Obstetrical (OB) ultrasound studies must be well documented in order to support the CPT® code(s) chosen. The CPT code book lists the required elements for all OB ultrasound codes, and gives instructions to look for all of these elements in the radiology report in order to choose a complete study code. This article summarizes the OB codes and identifies when they should be reported.
The current complete OB ultrasound codes include: 76801, 76802, 76805, 76810, 76811, 76812, and 76817. If a complete study is intended, but one of the required elements cannot be visualized (eg, obscured by bowel gas or surgically absent), the reason for non-visualization must be documented in the report in order to assign a complete study CPT® code.1 Without this documentation, the limited study code, 76815, should be assigned.
Other codes in the OB ultrasound section of CPT® include 76816, a special code for follow-up examinations of fetal size or fetal organ systems; 76818 through 76821 for biophysical profiling and Doppler velocimetry; and 76813 and 76814, nuchal translucency measurement codes that were described recently in the September/October 2006 ACR Radiology Coding Source as part of the 2007 CPT® code update.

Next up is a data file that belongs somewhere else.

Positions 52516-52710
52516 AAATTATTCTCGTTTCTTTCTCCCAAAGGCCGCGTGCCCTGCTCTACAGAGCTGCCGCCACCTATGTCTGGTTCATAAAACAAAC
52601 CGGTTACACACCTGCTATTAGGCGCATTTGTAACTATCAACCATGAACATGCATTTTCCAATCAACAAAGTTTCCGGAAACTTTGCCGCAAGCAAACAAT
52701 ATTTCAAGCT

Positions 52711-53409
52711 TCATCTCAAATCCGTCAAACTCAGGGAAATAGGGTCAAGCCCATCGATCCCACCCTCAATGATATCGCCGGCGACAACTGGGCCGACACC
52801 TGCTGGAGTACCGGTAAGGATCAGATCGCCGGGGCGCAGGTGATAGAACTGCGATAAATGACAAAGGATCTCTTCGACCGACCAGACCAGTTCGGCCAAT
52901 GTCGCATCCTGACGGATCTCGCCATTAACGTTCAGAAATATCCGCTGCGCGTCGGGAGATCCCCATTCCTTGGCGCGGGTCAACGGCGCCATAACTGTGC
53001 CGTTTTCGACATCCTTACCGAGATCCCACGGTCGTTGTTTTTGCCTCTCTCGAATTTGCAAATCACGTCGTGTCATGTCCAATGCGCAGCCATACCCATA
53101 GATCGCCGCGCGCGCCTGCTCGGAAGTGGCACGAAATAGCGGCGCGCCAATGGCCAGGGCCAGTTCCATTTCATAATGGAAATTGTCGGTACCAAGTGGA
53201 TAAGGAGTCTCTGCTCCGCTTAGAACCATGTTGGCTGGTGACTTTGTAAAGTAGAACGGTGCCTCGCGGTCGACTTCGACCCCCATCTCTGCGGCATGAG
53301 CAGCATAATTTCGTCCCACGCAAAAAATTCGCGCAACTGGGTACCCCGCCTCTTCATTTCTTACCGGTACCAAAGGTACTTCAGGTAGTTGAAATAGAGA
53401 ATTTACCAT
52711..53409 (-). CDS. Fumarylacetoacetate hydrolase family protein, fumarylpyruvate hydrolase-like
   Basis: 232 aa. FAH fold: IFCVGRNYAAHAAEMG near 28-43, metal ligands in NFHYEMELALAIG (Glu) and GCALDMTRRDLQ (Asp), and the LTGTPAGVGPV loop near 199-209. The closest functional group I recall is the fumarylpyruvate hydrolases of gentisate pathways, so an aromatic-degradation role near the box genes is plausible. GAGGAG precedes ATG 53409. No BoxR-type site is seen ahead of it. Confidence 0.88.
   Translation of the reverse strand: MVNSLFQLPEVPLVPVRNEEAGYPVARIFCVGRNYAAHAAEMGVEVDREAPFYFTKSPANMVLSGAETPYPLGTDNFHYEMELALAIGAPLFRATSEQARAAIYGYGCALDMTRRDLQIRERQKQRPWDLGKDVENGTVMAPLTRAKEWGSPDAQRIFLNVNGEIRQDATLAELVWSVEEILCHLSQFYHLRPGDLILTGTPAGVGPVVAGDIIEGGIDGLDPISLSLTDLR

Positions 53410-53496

Radiology Report Documentation
76801, 76805, 76811, 76817
Coding questions commonly brought forward by coders of OB ultrasound fall into two categories. First, lack of understanding of the study's technical aspects and of the terminology used in the reports often results in an inability to determine whether all the required elements are, in fact, documented. Second, there is sometimes confusion about assignment of an OB ultrasound code vs an abdominal or non-OB pelvic ultrasound code.
When the pregnancy is in the first trimester (less than 14 weeks), the coder should remember that the required elements for CPT® code 76801 will be those that are "appropriate for gestation" and "visible." If any of the elements listed in the CPT code book are not able to be measured or are not visible, then the report should document that information in order to assign 76801. If any of the elements are not documented, the limited OB ultrasound study should be assigned (76815).2 Among the required elements, "qualitative assessment of amniotic fluid volume" refers to the radiologist's statement, based on his or her experience and knowledge, that the volume is adequate or inadequate.